Down Gear in Use
The one major criticism of down is its poor performance when wet and there's no denying that it can lose up to 90% of its insulation value when soaked through. The responses to this vulnerable point are: don't get it wet, use a proofed outer material, waterproof the down itself.
'Don't get it wet'
For many people this works fine. Cold conditions present fewer problems and care can avoid most other potential soakings — but not all. An overflowing stream, a poor tent, even a long stay in very humid conditions with heavy condensation, and you may have a wet bag or jacket. In those circumstances synthetic gear would be performing better, but so might the right down equipment.
PHD's Drishell and Ultrashell outer fabrics are water-resistant, highly breathable and very light. We think this is the best way at present to tackle the problem. However, proofed outers are not perfect. Bags made with Drishell and similar fabrics do carry a small weight penalty (Ultrashell is the lightest we know of this type), and they do let water in at the stitch line (e.g. if you are out in prolonged heavy rain or sleeping in a puddle). For clothing the simplest solution is to put on shell kit over the top. Bags can also be made with complete taped outer shells (we offer this option), which will be proof against nearly all situations, but the weight penalty of an extra skin is considerable.
The only remaining alternative is to waterproof the down itself. Methods for doing this have been around for many years, all making substantial claims about improved performance in wet conditions. We have tested this kind of material ourselves at regular intervals for 3 simple criteria:
- Does the proofed down wet out more slowly?
- Does it absorb less water when fully wet (weight gain)?
- Does it dry more quickly (left to dry without applied heat, as in a true 'field' situation)?
Right up to the present we found no meaningful difference in these tests between treated and ordinary untreated down, while in some instances the proofing actually reduced the loft of the down when dry.
However, new processes keep coming up, claiming better results, so we have kept testing. Most of what is currently being supplied is still disappointing. The sole exception is a process which seems to have speeded up the drying time, but has also reduced the loft of the dry down: so the balance of gain/loss is not promising at this stage, but we will keep searching. It looks at this stage as though ‘proofed’ down still has a long way to go before it approaches the wet performance of the best synthetics such as Primaloft Gold®.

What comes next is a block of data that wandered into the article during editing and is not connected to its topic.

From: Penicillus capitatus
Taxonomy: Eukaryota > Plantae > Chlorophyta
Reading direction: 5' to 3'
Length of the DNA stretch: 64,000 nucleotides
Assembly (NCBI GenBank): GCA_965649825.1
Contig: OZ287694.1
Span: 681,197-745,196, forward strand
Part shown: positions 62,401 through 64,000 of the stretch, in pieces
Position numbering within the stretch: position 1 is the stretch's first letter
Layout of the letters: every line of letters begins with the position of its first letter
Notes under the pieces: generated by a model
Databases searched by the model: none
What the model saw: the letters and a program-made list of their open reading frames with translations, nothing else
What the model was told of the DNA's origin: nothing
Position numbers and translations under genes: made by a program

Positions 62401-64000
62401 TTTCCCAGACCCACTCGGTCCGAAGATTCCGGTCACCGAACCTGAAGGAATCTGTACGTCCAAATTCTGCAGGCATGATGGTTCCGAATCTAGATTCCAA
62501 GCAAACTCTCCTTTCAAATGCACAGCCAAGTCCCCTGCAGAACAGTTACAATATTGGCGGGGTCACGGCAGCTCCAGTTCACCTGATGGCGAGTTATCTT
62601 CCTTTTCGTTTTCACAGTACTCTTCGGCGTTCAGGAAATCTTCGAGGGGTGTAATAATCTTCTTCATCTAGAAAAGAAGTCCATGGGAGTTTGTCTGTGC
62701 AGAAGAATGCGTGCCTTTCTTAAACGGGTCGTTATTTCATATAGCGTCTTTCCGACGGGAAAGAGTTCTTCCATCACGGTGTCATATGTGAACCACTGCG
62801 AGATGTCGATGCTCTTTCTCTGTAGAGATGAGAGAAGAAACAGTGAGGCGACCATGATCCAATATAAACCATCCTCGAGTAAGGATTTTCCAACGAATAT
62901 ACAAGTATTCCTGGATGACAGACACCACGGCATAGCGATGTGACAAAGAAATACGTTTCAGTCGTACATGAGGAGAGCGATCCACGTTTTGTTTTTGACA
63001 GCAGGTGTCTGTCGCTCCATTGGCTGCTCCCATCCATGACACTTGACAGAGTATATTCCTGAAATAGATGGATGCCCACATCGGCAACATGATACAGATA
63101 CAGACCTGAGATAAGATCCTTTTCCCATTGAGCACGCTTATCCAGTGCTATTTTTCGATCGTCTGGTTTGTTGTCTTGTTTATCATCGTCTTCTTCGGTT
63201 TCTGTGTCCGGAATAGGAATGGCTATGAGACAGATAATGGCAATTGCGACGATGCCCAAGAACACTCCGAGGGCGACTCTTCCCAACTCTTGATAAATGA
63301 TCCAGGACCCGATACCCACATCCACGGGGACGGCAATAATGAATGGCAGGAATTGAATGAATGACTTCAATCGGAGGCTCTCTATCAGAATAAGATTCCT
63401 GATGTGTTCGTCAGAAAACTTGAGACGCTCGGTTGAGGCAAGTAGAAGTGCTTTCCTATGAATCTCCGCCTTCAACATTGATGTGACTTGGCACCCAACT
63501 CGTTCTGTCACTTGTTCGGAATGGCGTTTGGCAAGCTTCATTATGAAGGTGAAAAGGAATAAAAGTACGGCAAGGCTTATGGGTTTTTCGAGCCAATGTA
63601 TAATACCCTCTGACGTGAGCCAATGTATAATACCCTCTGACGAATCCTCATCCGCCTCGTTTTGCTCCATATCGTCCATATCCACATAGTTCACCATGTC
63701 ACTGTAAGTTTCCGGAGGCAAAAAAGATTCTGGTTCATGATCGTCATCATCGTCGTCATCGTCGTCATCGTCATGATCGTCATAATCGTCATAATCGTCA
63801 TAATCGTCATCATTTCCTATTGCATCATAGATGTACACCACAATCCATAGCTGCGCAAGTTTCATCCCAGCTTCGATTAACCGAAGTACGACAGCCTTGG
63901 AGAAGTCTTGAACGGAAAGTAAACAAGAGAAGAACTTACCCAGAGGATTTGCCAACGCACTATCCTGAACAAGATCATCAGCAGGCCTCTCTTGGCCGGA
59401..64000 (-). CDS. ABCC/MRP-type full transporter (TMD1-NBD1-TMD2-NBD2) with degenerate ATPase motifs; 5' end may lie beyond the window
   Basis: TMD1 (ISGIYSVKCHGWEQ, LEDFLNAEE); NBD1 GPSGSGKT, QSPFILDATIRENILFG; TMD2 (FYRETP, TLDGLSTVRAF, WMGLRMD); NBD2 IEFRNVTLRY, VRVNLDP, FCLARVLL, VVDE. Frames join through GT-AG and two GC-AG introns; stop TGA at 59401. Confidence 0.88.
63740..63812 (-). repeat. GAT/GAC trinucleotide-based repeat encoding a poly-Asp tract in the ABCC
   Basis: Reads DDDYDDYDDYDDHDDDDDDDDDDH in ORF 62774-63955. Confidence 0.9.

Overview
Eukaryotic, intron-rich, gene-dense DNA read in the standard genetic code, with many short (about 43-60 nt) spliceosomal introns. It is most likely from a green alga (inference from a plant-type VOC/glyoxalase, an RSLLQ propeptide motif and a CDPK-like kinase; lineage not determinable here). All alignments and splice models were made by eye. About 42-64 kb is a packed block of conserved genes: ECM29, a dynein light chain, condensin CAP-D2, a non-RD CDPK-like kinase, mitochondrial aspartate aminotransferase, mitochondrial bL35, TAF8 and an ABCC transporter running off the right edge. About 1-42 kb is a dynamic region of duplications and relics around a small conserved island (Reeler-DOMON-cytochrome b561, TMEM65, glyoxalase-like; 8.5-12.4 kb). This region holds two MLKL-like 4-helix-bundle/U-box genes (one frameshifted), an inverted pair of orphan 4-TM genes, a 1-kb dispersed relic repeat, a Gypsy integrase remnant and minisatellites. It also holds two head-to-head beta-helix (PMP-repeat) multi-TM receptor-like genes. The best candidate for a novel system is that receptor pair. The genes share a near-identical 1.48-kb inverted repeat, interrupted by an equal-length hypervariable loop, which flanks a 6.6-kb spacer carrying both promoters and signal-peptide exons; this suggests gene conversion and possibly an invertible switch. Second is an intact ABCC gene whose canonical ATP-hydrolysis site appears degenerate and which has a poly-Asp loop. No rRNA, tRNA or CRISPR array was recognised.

The fillpower test gives a measure of the loft of the down tested at that moment, nearly always new down. It gives no indication of how long any particular down will hold that performance or of how quickly it will deteriorate. The only method of assessing long-term performance lies in the experience and skill of both supplier and manufacturer. As before, processing can affect the future life of the down as much as the raw material itself and experienced eyes know what to look for in a new down.
The criteria which ensure longevity differ a little from those which produce good results in the first fillpower test. For example cluster size: I have seen downs composed of small clusters, which only afforded average-to-good results when new, still giving undiminished performance after more than twenty years of regular use, several washes and continual stuff-sac storage - while other downs with larger clusters have deteriorated much more quickly. However, these are not scientific tests - no two bags get identical usage over a period of years and deliberately storing bags under compression bears no resemblance to the hard treatment of real use.
Overall this may appear a discouraging point: you can buy a bag with good down in it, but with no guarantee of how long it will last. That is true enough, but the factor most likely to degrade your down bag is your usage of it - how often, how dirty and wet the conditions, how you care for it, store it, etc. Read about cleaning and washing down. Console yourself with the thought that even downs with a comparatively 'short' life are likely to last 3 times as long as a synthetic equivalent, and a down with long life . . . well, you may give up the sport first!
Down Gear design and construction
The whole point of high quality down is to provide warmth for the least weight (otherwise you might as well use feathers - much cheaper and just as warm if you put enough in). To maximise the effectiveness of the finest fill requires good design. Down with the highest fillpower in the world will not provide the best weight/warmth package if the shell uses inferior materials or poor construction. And such is the price of the best downs that they are an expensive folly unless matched by design and craftsmanship of an equally high order.
(To see more on this go to PHD Down Sleeping Bag Construction)